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Publication numberUS4860421 A
Publication typeGrant
Application numberUS 07/314,860
Publication dateAug 29, 1989
Filing dateFeb 23, 1989
Priority dateFeb 23, 1989
Fee statusLapsed
Publication number07314860, 314860, US 4860421 A, US 4860421A, US-A-4860421, US4860421 A, US4860421A
InventorsMichael A. Breda, George K. Snyder
Original AssigneeGeneral Motors Corporation
Export CitationBiBTeX, EndNote, RefMan
External Links: USPTO, USPTO Assignment, Espacenet
Method for assembling plate type heat exchangers
US 4860421 A
Pairs of standard plates and special plates are assembled and inserted into a fixture along with side plates and intervening fins at respective assembly stations along a conveyor in accordance with a programmed order of insertion. The fixture separates elements already in place by a variable amount as needed to accommodate the insertion of each additional element. The insertion of fins is coordinated with the manufacture of the fins for direct insertion upon formation.
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The embodiments of the invention in which an exclusive property or privilege is claimed are defined as follows:
1. The method of assembling heat exchangers having tubes comprised of pairs of formed plates with the tubes laterally coupled at their ends and fins sandwiched between the tubes, comprising the steps of;
mating pairs of plates together to form plate pairs,
dropping each plate pair into a fixture at a distance from any plate pair already in the fixture to facilitate insertion,
moving adjacent plate pairs together to couple the ends of adjacent plate pairs while dropping additional plate pairs into the fixture,
separating plate pairs from adjacent pairs to receive fin elements,
forming fin elements for insertion between the plate pairs and immediately inserting each fin element into the fixture between separated plates, and
moving adjacent plate pairs together into engagement with intervening fin elements.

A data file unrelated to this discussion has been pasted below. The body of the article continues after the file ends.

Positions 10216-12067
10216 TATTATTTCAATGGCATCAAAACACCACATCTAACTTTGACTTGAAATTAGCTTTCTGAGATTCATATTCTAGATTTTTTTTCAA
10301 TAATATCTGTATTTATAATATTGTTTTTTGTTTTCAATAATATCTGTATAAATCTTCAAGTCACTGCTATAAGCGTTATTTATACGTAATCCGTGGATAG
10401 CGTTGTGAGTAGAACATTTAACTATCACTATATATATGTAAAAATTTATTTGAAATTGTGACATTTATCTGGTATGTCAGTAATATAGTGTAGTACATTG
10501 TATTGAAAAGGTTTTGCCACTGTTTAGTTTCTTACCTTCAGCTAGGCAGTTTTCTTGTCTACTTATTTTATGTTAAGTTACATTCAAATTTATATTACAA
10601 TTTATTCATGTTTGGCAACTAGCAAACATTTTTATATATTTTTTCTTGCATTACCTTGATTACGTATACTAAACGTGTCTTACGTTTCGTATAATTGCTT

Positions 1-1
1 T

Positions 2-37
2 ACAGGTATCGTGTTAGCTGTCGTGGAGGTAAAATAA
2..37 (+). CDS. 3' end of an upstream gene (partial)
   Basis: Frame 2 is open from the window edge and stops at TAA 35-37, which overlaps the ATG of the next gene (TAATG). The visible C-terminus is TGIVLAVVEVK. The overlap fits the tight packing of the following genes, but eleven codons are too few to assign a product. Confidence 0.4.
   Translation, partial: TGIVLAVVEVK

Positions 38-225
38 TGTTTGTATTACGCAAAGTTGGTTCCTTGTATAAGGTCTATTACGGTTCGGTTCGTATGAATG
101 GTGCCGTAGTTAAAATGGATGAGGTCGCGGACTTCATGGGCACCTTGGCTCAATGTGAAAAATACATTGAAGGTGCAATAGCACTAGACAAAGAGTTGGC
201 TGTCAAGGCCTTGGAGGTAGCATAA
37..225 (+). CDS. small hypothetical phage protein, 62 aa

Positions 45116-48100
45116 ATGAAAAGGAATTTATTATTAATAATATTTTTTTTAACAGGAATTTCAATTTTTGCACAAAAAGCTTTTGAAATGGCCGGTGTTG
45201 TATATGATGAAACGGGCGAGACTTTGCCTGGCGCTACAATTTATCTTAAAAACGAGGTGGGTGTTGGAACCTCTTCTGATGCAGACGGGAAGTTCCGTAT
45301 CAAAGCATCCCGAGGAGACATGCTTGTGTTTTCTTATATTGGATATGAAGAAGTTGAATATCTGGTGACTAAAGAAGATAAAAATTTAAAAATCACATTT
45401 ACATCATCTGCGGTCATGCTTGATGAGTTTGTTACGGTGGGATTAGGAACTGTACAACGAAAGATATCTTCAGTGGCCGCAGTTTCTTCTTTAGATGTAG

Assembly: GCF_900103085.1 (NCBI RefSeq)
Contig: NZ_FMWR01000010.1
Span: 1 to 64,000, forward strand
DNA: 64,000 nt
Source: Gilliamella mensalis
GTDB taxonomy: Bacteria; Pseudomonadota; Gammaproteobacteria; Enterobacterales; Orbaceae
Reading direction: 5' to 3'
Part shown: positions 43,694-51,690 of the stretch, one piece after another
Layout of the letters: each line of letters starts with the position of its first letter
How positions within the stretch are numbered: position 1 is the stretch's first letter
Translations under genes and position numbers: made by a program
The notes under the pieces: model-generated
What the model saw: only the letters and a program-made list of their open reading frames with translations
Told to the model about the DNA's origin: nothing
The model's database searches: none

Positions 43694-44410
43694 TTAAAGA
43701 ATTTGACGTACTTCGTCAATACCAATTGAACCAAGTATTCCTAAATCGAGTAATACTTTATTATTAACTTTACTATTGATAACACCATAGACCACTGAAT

2. The invention as defined in claim 1 wherein the fin elements are formed and inserted at a set rate and the fixtures are indexed at the same rate to synchronize advancement of plate pairs with fin manufacture, and
slowing the fin formation rate when a fixture is full to allow transition to another fixture for continued fin insertion, whereby the formation of fin elements is a continuous process harmonized with the assembly process.
3. The method of assembling a heat exchanger having tubes comprised of pairs of formed plates with the tubes selectively laterally coupled at their ends and fins sandwiched between the tubes, the plate pairs and resulting tubes being of different species to form desired flow paths by strategic placement in the assembly, comprising the steps of;
for each tube species, mating pairs of plates together to form plate pairs by advancing each plate toward the other and into a vertical assembly plane,
advancing a fixture through each vertical assembly plane and increasing the spacing of any adjacent plate pairs in the fixture as they pass through an assembly plane to facilitate insertion of a plate pair,
dropping each plate pair into the fixture according to a programmed arrangement of tube species,
moving adjacent plate pairs together to couple the ends of adjacent plate pairs while dropping additional plate pairs into the fixture,
forming fin elements for insertion between the plate pairs,
separating plate pairs from adjacent pairs to receive fin elements,
inserting each fin element as soon as it is formed into the fixture between separated plates, and
moving adjacent plate pairs together into engagement with intervening fin elements.
4. The invention as defined in claim 3 wherein the plate pairs include standard plate pairs and outside plate pairs, and the heat exchanger further has side plates and special fins between the side plates and the outside plate pairs, including the steps of:
inserting the side plates and the outside plate pairs into the fixture, and then
inserting special fins between the side plates and the outside plate pairs prior to dropping standard plate pairs into the fixture.
5. The invention as defined in claim 3 including lifting the assembled set of plates and fins from the fixture and banding the set for a brazing operation.

This invention relates to a method of assembling heat exchangers and particularly to an automated method of making plate type heat exchangers.


Heat exchangers of the plate type are comprised of pairs of preformed plates joined to other pairs at their ends by integral bosses and separated at their middle section by air centers or corrugated fins, the plates and fins all being brazed together so that each pair of plates becomes a tube for carrying refrigerant, the bosses serving as a manifold for permitting refrigerant flow from one tube to another, and the fins facilitating heat exchange between the tubes and air flowing outside the tubes.